St. Paul and Minneapolis Archbishop Bernard Hebda wrote a remarkable letter to his flock Friday in which he revealed he sent the Vatican in 2016 a new allegation of improprieties with minors against retired Archbishop John Nienstedt.
It was not immediately clear if the alleged incident in Germany was ever investigated. Nienstedt has denied the allegation. County prosecutors informed Hebda of the allegation in 2016. It accused Nienstedt of inviting two minors to his hotel room in 2005 at a Vatican-organized youth rally in Germany to change out of wet clothes, the archbishop wrote.
Hebda said Nienstedt "then proceeded to undress in front of them and invited them to do the same." He noted that Nienstedt denied the allegation. Nienstedt resigned as archbishop after Minnesota prosecutors charged the Twin Cities archdiocese with failing to protect children from a predator priest who was later convicted of molesting two boys.
Nienstedt was one of the first U.S. bishops known to have been forced from office for botching sex abuse investigations. He also faced allegations of engaging in inappropriate sexual behavior with adults. He denied misconduct, and the archdiocese hired two law firms to investigate those claims in 2014, but the results were never made public.
Hebda said as far as he knew, the Vatican suspended the 2014 investigation when Nienstedt resigned in June 2015. He called for a resolution to that probe, and for information about the alleged World Youth Day incident, which he learned about after Nienstedt's resignation.
"My opinion is this allegation needs to be fully addressed before a definitive resolution of Archbishop Nienstedt's suitability for ministry can be made," Hebda wrote. The Vatican didn't immediately respond to a request for comment Monday.
Nienstedt, who was bishop of New Ulm at the time of the alleged incident in Germany, denied the claim in a Monday email to The Associated Press. "I welcome an investigation into this allegation, as I have welcomed all impartial investigations into allegations made against me. At the same time, I do deny the veracity of this allegation," he said. "That being said, I don't want to speak poorly of the men making these accusations."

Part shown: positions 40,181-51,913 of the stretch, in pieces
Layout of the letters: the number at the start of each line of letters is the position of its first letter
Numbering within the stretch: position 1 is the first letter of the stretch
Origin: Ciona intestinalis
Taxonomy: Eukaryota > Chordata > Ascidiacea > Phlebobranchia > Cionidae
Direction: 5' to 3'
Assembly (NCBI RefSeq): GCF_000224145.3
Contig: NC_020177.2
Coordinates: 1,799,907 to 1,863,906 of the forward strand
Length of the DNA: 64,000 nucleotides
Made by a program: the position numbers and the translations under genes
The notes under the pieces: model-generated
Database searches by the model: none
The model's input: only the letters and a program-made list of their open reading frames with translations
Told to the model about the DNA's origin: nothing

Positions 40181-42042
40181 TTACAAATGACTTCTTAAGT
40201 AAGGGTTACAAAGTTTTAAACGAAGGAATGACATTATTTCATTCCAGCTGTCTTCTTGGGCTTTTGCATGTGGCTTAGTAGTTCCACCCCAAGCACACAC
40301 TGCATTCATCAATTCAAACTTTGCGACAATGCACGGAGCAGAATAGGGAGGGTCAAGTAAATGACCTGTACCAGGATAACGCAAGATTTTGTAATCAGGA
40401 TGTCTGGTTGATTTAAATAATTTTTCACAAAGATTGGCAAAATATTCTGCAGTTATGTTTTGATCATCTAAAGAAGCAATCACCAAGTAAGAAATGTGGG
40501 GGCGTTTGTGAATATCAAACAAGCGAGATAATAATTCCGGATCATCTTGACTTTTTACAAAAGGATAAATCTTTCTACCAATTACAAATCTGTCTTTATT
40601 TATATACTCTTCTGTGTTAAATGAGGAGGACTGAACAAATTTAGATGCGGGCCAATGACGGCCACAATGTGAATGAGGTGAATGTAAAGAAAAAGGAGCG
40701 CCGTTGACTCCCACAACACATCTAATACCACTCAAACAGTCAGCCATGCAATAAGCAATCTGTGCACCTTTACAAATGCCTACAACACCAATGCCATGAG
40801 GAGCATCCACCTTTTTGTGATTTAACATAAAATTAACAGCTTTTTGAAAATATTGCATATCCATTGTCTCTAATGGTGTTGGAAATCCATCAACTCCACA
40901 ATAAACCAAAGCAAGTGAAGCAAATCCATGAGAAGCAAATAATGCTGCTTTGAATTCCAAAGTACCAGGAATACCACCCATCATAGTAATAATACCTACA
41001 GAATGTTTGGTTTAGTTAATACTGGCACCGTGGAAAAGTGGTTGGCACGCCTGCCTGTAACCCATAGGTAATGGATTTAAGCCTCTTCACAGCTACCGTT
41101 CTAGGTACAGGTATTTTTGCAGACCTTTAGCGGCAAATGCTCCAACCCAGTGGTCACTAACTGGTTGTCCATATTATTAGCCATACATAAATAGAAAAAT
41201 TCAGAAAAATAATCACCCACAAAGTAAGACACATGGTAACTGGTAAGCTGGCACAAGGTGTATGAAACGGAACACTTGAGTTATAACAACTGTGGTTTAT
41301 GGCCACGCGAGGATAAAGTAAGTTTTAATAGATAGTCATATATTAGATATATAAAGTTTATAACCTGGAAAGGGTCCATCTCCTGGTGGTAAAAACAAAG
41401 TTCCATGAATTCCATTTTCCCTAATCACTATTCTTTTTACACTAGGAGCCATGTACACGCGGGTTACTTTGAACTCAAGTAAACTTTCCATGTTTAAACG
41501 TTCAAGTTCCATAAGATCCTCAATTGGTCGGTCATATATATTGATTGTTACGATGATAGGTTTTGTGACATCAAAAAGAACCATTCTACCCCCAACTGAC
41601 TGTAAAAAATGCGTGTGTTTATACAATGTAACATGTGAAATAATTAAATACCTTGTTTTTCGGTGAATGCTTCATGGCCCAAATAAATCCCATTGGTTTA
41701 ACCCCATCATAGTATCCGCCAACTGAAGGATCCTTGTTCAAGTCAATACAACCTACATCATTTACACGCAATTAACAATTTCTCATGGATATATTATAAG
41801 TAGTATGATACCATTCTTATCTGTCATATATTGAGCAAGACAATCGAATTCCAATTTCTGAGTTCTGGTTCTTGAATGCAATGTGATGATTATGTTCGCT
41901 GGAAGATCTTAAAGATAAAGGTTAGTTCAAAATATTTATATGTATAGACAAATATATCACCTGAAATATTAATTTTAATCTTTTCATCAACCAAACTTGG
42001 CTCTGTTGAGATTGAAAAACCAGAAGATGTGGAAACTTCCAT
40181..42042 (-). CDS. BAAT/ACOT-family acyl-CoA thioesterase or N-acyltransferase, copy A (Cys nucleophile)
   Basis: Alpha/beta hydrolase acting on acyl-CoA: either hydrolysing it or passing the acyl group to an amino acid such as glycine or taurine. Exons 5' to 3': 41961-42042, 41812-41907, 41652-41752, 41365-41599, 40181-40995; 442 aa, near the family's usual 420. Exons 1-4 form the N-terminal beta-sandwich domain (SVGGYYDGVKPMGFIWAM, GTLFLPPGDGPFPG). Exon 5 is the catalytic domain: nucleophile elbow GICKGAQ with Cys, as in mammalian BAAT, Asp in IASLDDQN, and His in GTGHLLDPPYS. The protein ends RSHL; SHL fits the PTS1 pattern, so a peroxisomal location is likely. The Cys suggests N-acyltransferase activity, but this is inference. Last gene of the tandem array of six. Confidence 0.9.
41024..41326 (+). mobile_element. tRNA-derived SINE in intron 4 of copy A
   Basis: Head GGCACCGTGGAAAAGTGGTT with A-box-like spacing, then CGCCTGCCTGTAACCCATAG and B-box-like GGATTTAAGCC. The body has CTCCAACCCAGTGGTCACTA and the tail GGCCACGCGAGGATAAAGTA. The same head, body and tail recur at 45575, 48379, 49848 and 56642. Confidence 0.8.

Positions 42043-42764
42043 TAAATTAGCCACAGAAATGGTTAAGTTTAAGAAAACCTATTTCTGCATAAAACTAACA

Nienstedt said it's hard to defend himself because it's his word against the word of his accusers, "and, as much as they seem to want to discredit me, I don't want to harm them." Nienstedt's case has taken on new relevance given the sex abuse scandal surrounding ex-Cardinal Theodore McCarrick, the retired archbishop of Washington now accused of sexual misconduct with both adult seminarians and at least one minor.
Hebda and Auxiliary Bishop Andrew Cozzens have held up both the McCarrick and the Nienstedt scandals as evidence of the need for a lay-led mechanism to review misconduct allegations against bishops, who are answerable only to the pope.
Hebda said he is doing what he can within his authority by forbidding Nienstedt from exercising public ministry in his archdiocese. But he said Nienstedt's fate is ultimately in the Vatican's hands. "The matter remains unresolved for the accusers, for Archbishop Nienstedt and for the public," he said. "I share the frustration that is felt by them."
The criminal charges against the archdiocese eventually were dismissed, but the archdiocese reached a civil settlement with authorities that was designed to increase oversight and transparency.
Forliti contributed from Minneapolis.